The European Parliament has appointed Tonino Picula as rapporteur for the new European Union enlargement strategy. The Croatian representative from the ranks of the Socialists and Democrats is the head of the Working Group for the Western Balkans, the co-rapporteur for the IPA III financial mechanism, the rapporteur for Montenegro, and the coordinator of his parliamentary group for foreign affairs, among other duties. Picula's task will be to formulate a proposal for a new enlargement strategy, which should then be adopted by the European Parliament and then sent to the European Council, the European Commission, and the EU High Representative for Foreign Affairs and Security Policy.
"The proposal of the report entrusted to me by my colleagues clearly emphasizes the value of the enlargement policy as a strategic investment in the security and well-being of Europe, and that it has already greatly contributed to the establishment of peace in areas previously affected by war. Also, the initial proposal of the report recognizes the fact that I have been talking about for a long time and insisting on all the time, which is that enlargement is the most effective instrument of the EU's foreign policy and one of the most successful policies of the Union and that it continues to be a strategic investment in the stability and well-being of the European continent. It is also important for Croatia because as long as we do not have other EU members on all our borders, we will not be able to fully use all the possibilities of our membership", said Picula when he was appointed.
And enlargement is especially important today in the context of the Russian invasion of Ukraine, in order to give Ukraine and Moldova the prospect of possible membership, but also to give the necessary new impetus and momentum to the enlargement policy itself. The process of enlargement of the European Union needs, in addition to new impetus and momentum, continuity, consistency, credibility, and effectiveness, the draft Report states. The progress and security of the entire European Union depend on its ability to defend democracy inside and outside its borders, Picula points out, as well as human rights and a multilateral order based on clear rules.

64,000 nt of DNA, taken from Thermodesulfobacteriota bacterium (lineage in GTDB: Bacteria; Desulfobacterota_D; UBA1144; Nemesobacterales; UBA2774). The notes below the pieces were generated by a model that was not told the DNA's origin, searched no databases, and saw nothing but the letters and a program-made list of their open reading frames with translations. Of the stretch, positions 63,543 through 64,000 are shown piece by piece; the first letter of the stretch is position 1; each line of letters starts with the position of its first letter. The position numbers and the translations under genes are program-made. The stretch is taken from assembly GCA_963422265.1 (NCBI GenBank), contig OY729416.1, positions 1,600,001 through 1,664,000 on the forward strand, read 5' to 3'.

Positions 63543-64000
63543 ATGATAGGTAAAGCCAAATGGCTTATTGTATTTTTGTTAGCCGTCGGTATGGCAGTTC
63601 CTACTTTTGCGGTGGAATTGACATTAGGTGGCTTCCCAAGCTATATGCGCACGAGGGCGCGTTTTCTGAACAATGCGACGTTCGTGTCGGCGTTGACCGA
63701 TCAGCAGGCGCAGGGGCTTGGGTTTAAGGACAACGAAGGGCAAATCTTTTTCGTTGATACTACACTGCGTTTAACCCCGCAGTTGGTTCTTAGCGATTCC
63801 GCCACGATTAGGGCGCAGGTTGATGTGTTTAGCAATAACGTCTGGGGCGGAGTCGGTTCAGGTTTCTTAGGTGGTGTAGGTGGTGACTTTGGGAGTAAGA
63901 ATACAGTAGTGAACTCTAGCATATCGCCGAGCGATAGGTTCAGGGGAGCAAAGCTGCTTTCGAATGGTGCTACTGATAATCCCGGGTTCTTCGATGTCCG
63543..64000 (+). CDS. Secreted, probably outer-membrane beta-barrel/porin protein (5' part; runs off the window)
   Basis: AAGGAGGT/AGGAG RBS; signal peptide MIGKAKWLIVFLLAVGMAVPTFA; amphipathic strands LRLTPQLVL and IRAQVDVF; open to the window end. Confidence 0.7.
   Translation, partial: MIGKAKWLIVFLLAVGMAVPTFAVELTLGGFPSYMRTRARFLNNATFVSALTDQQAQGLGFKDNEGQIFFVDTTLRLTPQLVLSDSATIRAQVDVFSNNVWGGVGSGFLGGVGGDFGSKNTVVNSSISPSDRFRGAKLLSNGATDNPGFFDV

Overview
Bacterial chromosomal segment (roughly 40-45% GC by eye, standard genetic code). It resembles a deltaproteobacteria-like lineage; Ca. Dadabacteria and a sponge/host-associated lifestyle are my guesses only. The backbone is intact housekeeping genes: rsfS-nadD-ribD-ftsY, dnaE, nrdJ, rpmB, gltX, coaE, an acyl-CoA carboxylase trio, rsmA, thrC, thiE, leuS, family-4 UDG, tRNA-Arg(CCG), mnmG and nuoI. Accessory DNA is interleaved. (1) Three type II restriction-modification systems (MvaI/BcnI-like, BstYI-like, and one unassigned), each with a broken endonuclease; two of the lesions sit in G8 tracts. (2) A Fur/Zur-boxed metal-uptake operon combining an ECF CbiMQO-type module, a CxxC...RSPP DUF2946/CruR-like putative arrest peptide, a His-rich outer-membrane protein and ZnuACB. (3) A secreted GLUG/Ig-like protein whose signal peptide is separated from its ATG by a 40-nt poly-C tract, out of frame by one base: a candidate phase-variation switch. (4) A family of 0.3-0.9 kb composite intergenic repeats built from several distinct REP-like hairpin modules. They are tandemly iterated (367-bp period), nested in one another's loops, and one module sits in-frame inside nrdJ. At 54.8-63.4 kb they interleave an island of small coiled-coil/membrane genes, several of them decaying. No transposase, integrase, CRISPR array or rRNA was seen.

"The geopolitical union, as announced at the beginning of this mandate by the President of the Commission acting Leyen, only in the geopolitically extremely demanding circumstances of the war on the border of the Union did it gain its real weight. It is necessary for the EU to maintain and strengthen its geostrategic importance and credibility, and this will only be possible if we become more integrated into the common foreign, security, and defense policy, and when we establish more effective decision-making procedures", he pointed out.
Speaking about relations with potential new members, Picula pointed out that it is necessary for EU members to start fulfilling their obligations towards candidates who meet the conditions set before them, to avoid using unresolved bilateral disputes for blackmail and blocking the accession process for those candidates, as well as to strategically communicate the benefits of enlargement, both in candidate countries and in the countries already in the EU.
In the draft report, Picula proposes to speed up the integration of countries that show a strategic orientation and commitment to the reforms necessary for EU membership, as well as to finally set clearer, more transparent, and consistent performance criteria for them, and to improve the measurement of progress while ensuring constant political and technical support during the entire accession process. Furthermore, to strengthen solidarity and transitional political and economic incentives for acceding countries, providing that the intermediate steps of integration do not replace but facilitate the ultimate goal of full EU membership.
Special attention in the draft is also devoted to our neighborhood, in accordance with Picula's strategic narrative about the importance of Croatia, because it has members of the Union at all borders. It is demanded that the achievements of the countries of the Western Balkans be recognized by opening accession negotiations with Albania and North Macedonia, which have long been waiting for the liberalization of the visa regime for Kosovo without delay.
It is necessary, Picula concludes, for the EU to help Bosnia and Herzegovina to obtain candidate status as soon as possible, as well as to encourage the acceleration of the accession process of Montenegro as the most advanced candidate country.